Two bills under review could impact gay marriage in state

Posted at: 01/29/2013 9:46 PM
Updated at: 01/29/2013 10:23 PM
By: Chris Ramirez, KOB Eyewitness News 4

New Mexico lawmakers are expected to tackle the emotionally charged issue of gay marriage this legislative session.  There are dueling bills that would have wide-spread impacts if either is passed.

State Representative Brian Egolf (D-Santa Fe) introduced House Joint Resolution 3, which would allow New Mexico to issue same sex marriage licenses.  The bill also states that no church or religious institution would be required to perform a marriage ceremony or recognize the marriage for religious purposes if it conflicts with the church’s beliefs.

"I think it is critically important that the State of New Mexico acknowledge gay families and tell them that they are part of the social fabric of New Mexico,” Rep. Egolf said. 

State Representative Nora Espinoza (R-Roswell) introduced House Joint Resolution 4, which would change the State Constitution to define a marriage between one man and one woman.

"I just believe in the basic foundation of marriage between one man and one woman,” Rep. Espinoza said.  Espinoza added that she doesn’t believe in legislating what people do in their personal lives, but says she feels strongly about defining marriage.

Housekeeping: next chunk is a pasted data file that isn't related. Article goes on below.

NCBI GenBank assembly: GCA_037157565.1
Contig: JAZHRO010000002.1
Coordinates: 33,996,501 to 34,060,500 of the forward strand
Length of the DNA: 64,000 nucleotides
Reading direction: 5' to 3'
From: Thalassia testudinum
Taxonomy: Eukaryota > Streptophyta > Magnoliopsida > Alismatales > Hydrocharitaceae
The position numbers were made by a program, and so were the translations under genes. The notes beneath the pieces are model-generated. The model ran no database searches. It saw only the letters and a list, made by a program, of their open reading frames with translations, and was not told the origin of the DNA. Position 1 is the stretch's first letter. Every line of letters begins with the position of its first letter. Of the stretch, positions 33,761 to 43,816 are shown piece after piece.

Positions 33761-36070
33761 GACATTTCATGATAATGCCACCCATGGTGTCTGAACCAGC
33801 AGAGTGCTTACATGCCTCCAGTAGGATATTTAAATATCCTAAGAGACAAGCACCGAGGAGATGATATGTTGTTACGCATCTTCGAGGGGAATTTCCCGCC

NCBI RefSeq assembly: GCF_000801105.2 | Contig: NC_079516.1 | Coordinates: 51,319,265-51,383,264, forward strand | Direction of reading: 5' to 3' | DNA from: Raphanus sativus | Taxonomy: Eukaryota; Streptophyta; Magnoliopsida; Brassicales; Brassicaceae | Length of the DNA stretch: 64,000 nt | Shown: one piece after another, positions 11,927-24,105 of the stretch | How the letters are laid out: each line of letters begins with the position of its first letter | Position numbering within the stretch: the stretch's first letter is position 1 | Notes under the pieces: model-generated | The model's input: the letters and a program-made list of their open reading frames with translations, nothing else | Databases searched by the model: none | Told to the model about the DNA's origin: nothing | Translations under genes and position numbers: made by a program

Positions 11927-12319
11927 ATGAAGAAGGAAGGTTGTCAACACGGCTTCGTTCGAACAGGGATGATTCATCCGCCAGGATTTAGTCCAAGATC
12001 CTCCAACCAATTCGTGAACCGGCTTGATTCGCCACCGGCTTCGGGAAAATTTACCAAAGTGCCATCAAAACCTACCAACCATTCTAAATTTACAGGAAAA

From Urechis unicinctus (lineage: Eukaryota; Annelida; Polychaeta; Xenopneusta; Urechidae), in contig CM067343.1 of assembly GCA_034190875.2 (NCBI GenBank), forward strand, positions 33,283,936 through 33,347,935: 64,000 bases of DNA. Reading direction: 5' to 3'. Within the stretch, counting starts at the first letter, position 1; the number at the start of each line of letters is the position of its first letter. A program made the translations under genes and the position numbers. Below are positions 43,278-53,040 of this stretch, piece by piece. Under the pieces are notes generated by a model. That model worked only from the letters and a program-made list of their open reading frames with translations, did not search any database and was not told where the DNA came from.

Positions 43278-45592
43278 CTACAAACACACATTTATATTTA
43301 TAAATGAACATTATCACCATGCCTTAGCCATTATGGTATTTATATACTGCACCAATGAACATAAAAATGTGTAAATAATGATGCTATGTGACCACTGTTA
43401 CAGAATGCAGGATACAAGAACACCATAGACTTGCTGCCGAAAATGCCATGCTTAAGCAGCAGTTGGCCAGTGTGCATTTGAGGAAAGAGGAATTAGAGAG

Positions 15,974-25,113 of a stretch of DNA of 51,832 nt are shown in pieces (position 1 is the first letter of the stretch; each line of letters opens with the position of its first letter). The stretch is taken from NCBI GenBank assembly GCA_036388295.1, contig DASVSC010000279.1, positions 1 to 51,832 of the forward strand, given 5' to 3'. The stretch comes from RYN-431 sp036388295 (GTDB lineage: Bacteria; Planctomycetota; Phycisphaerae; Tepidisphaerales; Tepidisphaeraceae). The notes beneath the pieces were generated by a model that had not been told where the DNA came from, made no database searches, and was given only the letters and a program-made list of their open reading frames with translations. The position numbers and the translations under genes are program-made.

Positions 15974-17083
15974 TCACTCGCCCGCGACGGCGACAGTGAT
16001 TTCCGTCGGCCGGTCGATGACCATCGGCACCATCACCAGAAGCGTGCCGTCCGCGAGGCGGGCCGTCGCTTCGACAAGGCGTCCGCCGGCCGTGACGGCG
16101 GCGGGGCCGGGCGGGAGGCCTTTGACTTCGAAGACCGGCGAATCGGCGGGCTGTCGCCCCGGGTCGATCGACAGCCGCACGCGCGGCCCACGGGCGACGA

Same sex couples in New Mexico are closely watching what happens in the legislative session.  Albuquerque couple Kristin Orozco Roybal and Georgia Roybal married in Vancouver, Canada and celebrated their marriage in Cabo-San Lucas, Mexico with friends and family.  But when they stepped back into New Mexico, the state did not acknowledge their marriage.

"Right now we have no legal rights whatsoever for anything,” Georgia Roybal said.  “Everything we do as a family-- we have to take so many extra steps.”

Recently Georgia gave birth to a baby girl, Grace. The couple is saving money so that they can pay the attorney and adoption fees for Kristin to legally adopt Grace.  The couple feels legalizing same sex marriages would ease the financial burdens they are going through. 

"This touches us, it's so close to our hearts,” Kristin said. “It’s our family."

Both bills have hurdles in front of them.

Rep. Espinoza has tried to pass similar bills banning gay marriage for years with no success, and the legislature hasn’t been able to pass a domestic partnership bill, much less a gay marriage bill, in its history.